Julian Oldenburg, 20, is a photographer based in Cape Town. His love for photography started at a young age and now as a member of the LGBTQIA+ community, he draws his inspiration to explore gender and identity through the body and fashion. At an early stage, he gained recognition for his fashion and had his first fashion shoot published by Between 10 and 5.
View his photographs produced during this year, along with his year-end interview below:
When you started the programme what genre of photography were you interested in and has this shifted over the course of the year?
When I started, my main interest was fashion photography. Throughout the year my interest in fashion grew and it became my specialised section in my commercial portfolio.
Analogue (film) or Digital photography and why?
Both. I love the quality, look and feel of film. However, I prefer working and mainly work with a digital camera as I find I have more control. I also shoot with film, depending on the project.
What subject matter do you find yourself drawn to?
I find myself drawn to the exploration of gender and identity through fashion and the body.
Pick three words/phrases that describe your approach to the medium?
Playful, experimental, different.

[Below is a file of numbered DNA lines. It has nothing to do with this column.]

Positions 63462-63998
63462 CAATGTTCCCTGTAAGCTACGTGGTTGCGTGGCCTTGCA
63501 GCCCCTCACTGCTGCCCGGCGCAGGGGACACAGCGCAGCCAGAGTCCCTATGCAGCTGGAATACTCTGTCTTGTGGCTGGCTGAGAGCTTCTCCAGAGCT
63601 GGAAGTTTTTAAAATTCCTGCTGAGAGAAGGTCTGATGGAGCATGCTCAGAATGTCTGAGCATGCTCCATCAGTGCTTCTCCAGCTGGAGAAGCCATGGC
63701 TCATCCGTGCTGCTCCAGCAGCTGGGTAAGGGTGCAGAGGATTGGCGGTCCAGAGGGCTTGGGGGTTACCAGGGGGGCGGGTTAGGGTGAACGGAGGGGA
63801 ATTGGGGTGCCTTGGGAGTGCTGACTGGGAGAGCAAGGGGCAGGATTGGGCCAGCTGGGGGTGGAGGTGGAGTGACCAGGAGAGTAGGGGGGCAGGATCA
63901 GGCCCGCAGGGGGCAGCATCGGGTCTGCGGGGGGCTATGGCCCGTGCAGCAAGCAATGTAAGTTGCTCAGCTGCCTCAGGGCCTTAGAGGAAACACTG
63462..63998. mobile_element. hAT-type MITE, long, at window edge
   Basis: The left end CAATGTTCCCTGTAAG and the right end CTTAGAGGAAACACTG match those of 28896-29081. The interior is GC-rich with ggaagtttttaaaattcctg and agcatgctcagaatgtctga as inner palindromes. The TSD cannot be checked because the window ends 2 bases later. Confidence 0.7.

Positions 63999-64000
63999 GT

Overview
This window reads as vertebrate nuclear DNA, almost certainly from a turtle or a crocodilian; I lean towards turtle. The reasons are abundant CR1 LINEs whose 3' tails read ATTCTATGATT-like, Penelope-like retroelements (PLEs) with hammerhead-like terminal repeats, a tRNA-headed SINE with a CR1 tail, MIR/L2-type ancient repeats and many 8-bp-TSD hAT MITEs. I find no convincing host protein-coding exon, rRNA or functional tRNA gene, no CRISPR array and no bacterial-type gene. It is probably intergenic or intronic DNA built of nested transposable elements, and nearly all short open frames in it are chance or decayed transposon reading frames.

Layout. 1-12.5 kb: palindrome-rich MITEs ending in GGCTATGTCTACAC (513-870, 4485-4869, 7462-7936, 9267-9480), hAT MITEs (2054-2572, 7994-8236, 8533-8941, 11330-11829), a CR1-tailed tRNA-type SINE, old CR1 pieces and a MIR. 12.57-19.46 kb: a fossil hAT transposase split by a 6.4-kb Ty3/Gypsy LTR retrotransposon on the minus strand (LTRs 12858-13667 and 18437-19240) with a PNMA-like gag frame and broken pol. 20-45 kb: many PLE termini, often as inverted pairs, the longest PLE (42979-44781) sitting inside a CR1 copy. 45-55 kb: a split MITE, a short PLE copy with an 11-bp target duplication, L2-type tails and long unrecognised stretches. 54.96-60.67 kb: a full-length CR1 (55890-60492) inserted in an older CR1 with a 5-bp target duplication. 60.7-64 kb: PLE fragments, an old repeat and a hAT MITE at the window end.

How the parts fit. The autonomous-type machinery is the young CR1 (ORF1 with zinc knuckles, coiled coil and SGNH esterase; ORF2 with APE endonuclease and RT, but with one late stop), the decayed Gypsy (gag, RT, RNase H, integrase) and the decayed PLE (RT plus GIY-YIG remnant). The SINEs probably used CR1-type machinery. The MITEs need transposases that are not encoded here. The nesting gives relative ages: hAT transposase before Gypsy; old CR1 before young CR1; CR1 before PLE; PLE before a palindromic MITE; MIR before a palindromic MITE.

Why did you choose to study photography?
My interest in photography started at a young age. It became a hobby of mine and I wanted to extend my knowledge and skill.
What has been the most noteworthy shoot/project you have done this year?
The most noteworthy projects would be my fashion and my body/ self-portraiture. My fashion got published on Between 10 and 5, and my body/self-portraiture helped me find my voice and medium.
Who is your biggest photographic influence at the moment and how/why?
Robert Mapplethorpe. He helped form my body project. His photographs are stunning, playful and shocking. Though his style and visual language are quite different to mine, he helped inform me of my practice.
What has been your biggest misconception about photography as a practice?
That it’s easy. A photograph is not just a picture, a lot more thought goes into a photograph.
What is the most valuable thing you have learnt on the course?
To be patient. Reshooting isn’t always bad. Giving and listening to constructive criticism to and from peers is important. Step out of your comfort zone.
What advice would you give to anyone seriously considering applying for the course?
The same as the previous question. Also, take it seriously. Work hard, manage your time, it’s essential.JULIAN'S INSTAGRAM